• 7. W I N T E R 2 0 1 8 / 2 0 1 9 n Y I L - M E - H U 7 Figure 2. Net forest change between 1957–1980, 1980–2015, and 1957–2015. The 1957 imagery classification identified 1,430.8 hectares (ha) of forest within the study area. Forest cover within the study area decreased by 8.6% from 1957 to 1980 and decreased an additional 5.9% from 1980 to 2015 (Figure 2). This change occurred in both upland and riparian areas, with forest loss most commonly resulting from land development, agriculture, and river channel movement. Changes in the meandering river channel was distinctly visible in the forest change maps, and although each map shows forest loss associated with the new river channel, forest regrowth also filled in old channels. Forest increased from 1957 to 1980 in areas along the Nisqually River and near McAllister Creek near Highway I-5. Figure 4. Change in wetland area (net gain, loss, and no change) by sites plots for 1957–1980 and 1980–2015, and 1957–2015. Tidal marsh decreased from 1957 to 1980, followed by 54.2% net increase of wetland from 1980 to 2015, as a result of the multiple phased estuary restorations that culminated in 2009 (Figure 4). Despite these wetland gains, a total of 83.1 ha (35%) of marsh was lost between 1957 and 2015, particularly in areas near the Nisqually River mouth due to erosion and shifting river channels. The ability to track large scale changes in habitat quality and quantity using remote sensing is an invaluable tool for natural resources managers. The Nisqually Indian Tribe will use analyses like this to evaluate the impact of population growth, sea level rise, and restoration on critical salmon habitats.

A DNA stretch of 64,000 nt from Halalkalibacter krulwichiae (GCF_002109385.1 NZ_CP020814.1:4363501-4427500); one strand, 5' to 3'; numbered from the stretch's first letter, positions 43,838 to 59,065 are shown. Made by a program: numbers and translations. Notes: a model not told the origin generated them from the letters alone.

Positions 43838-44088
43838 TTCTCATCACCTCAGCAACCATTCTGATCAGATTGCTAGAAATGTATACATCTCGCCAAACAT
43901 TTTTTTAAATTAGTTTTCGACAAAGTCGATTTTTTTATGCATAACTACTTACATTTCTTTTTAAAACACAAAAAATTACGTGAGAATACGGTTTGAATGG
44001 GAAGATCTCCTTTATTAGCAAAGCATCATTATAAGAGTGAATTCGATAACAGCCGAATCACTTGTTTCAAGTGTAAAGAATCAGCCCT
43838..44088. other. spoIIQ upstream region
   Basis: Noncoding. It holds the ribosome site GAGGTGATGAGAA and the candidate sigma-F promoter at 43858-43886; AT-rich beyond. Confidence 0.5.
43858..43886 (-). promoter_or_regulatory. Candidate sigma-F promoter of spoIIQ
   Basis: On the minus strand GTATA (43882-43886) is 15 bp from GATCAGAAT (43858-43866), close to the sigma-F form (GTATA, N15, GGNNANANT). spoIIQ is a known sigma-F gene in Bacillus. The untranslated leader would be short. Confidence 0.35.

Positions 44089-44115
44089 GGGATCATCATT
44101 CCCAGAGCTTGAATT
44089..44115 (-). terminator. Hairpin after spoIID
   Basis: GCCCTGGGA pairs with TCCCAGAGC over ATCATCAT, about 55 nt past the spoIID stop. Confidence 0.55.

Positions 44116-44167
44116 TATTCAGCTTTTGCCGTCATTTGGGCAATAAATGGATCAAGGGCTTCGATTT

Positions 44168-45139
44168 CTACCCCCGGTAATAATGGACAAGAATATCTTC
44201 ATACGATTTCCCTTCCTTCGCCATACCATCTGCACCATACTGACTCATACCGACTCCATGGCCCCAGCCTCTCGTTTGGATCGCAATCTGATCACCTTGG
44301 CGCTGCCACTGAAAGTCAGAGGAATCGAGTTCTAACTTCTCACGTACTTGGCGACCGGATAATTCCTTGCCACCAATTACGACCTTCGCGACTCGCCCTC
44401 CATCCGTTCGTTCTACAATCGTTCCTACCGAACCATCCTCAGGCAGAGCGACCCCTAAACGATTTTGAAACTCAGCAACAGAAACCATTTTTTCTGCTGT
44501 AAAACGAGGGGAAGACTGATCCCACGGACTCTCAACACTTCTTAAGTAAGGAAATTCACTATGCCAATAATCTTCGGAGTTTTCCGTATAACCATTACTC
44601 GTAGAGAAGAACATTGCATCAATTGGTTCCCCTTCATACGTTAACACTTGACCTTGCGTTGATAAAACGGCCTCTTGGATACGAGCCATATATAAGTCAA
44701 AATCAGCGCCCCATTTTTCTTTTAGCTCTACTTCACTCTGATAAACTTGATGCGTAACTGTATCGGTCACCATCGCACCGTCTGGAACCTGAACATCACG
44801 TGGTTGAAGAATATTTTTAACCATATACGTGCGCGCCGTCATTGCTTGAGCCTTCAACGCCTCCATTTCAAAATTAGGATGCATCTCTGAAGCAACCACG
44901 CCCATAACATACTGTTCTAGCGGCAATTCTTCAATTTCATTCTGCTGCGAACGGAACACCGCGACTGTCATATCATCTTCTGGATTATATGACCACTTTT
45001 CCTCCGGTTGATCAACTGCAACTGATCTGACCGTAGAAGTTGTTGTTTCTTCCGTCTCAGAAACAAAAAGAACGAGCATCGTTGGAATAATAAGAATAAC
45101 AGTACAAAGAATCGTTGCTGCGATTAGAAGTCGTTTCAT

• 8. Y I L - M E - H U n W I N T E R 2 0 1 8 / 2 0 1 98 For almost twenty years, the Nisqually Indian Tribe has worked with volunteers to toss thousands of pounds of salmon carcasses across tributaries in the upper Nisqually watershed. Why, you ask? For years biologists have known that when salmon return home to salmon, they bring back much needed nutrients that they pick up while feeding and growing in the marine environment. Rich in nitrogen and other organic matter, these nutrients have proven to support riparian veg- etation and aquatic plant life, as well as 137 species of wildlife. Each year, when salmon return to the hatchery to spawn, staff save the carcasses in order to take advantage of this valuable resource. Ten sites are then selected where these nutrients can have the greatest impact. The Tribe partners with the Nisqually River Education Project (NREP) to bring students out to help spread the salmon carcass-love, creating plenty of opportunity for ooey-gooey, teachable moments. Together, these organizations, along with the help of many volunteers and students, have distributed nearly 160 tons of dead salmon throughout the watershed! We’re now getting a look at what happens when the students and volunteers go home. For the past two years, the Tribe and NREP have installed time-lapse cameras at salmon toss sites to see what types of critters came by in the weeks following the last carcass toss.